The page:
The line was cleared after an hour, and most folk had lingered on around the village square, waiting for something to happen. Renee, Aldin, Illia and I were stood to one corner. Our mood was black, and I had that fear you get when you knew you’d done something wrong, when you knew that your father would find out about it. The small-kingsmen were stood in the middle with their horses, and the dour man was looking over his sheet of parchment. From here I could see that it was scored with black charcoal marks, from top to bottom. “Thirty-one and one hundreds, give or take ten” he said, loud enough for folk to hear but not obviously directed at them. “Not much, but we should get two more on the way north” the bald man snorted as he scanned the square. “Look at these folk; I’ll be stinking of this village for the rest of the sennach. Sträm’s blessing that they don’t need to be clean to hold a…” he trailed off as he noticed the people listening. I hated the way he said “folk”. When the people here said it, it was a word for community, for common being and strife. Recognition that you were bonded with people by more than just your mere proximity to them. When they said it though, it was like they were uttering a curse, or spitting out a piece of gristle.

He raised his voice to the assembled crowd as he began to pace in a circle. “THIRTY-ONE AND ONE HUNDRED. ONE, THREE, ONE” he gestured with his fingers as he said it. “That’s how many we’ll be taking in three days. If you were called on, and you ain’t here, we’ll take someone else in your stead”. He walked back to the other small-kingsmen. They mounted back up onto their horses, stashed the parchment away in a saddlebag, and abruptly trotted out of the square. People were left dotted around like they were spare parts, like their will had been whisked out from them with the horses. I certainly wasn’t going back to the forge to finish that shoe; the whole thing now felt pitifully insignificant.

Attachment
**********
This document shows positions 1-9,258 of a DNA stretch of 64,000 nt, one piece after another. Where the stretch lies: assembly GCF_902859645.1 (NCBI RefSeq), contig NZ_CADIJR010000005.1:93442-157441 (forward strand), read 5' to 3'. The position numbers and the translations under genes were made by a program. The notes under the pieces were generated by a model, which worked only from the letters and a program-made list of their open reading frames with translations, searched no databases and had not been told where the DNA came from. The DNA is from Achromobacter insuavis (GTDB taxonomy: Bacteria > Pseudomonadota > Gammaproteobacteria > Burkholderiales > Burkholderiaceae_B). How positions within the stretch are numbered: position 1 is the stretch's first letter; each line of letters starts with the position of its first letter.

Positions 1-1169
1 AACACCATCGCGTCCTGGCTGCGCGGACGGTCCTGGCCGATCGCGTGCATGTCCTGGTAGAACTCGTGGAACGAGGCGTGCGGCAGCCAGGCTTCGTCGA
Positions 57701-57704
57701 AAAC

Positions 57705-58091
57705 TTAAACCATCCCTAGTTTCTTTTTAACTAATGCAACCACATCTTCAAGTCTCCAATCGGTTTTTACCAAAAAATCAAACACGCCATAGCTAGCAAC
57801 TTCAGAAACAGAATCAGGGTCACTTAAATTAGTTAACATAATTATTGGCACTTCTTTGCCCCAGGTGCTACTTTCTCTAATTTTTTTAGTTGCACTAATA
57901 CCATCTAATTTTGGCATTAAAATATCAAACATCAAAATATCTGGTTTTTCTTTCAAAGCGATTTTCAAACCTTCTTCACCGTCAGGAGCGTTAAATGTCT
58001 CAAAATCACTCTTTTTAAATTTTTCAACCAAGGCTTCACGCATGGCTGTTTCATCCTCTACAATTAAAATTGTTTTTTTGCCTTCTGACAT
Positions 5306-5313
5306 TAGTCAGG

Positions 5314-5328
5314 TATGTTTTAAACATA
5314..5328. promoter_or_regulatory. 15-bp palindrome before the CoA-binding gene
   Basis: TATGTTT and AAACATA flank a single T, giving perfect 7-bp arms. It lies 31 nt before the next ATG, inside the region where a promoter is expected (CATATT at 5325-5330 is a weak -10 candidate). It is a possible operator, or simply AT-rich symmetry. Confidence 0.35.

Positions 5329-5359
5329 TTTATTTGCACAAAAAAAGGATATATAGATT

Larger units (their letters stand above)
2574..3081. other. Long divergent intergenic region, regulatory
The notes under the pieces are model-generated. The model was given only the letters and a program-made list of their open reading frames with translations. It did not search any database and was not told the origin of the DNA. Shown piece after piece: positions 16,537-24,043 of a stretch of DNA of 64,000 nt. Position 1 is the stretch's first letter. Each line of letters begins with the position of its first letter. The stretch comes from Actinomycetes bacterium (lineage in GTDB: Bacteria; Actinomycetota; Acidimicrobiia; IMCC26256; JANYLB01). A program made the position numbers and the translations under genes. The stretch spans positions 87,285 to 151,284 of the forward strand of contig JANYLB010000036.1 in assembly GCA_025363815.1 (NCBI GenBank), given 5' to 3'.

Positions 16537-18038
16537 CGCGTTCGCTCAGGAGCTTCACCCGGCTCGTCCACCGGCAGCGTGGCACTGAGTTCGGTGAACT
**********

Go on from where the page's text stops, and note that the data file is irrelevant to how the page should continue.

For the first seventeen years of my life, I can quite rightfully say that I didn’t really thought about what was coming ‘next’. Never needed to. Day flowed into day, sennach into sennach, month into month, season into season. But now I was consumed by thoughts of three days hence. Three days to prepare for whatever was coming next. Three days to say goodbye to Renee, to my mother, to my father. Three days to breathe the fair spring air and walk among the tall trees. Three days to listen to the talking of folk, living in their own little corner of the world. Three days to say goodbye to the village of Sael.

Three days to say goodbye to Raemir, the blacksmith’s boy, and bid greetings to something else.

story worldbuilding

chapter one

Souls and Dancing Lights

TO UNDERSTAND HOW I came to be in such a terrible place, I have to explain the places that came before; or more accurately, place. I, like many folk, grew up in the shadow of my parent’s respective calling. Our home was the only smithery in the village, and my parents were its only smiths. My father did most of the forging and metalworking, and my mother did most of the finishing – an arrangement that suited their hands, and gave me a good understanding of the whole craft. I lived and quite literally breathed their work, with what space in our house that was dedicated to the normal functions of home constantly stinking of charcoal, salt and bone. I’m sure that many a listener would chastise me for thinking I had it hard; true enough there was always food on the table, there was always coin for clothes and trinkets, and there was a roof over my head for first seventeen years of my life. Perhaps a grander story would have had me living hand to mouth in the awnings of manors in the Pelenine Hills, stealing loaves of bread and slices of pie from open windows, stealing the hearts of courtiers and making my way up the social ladder.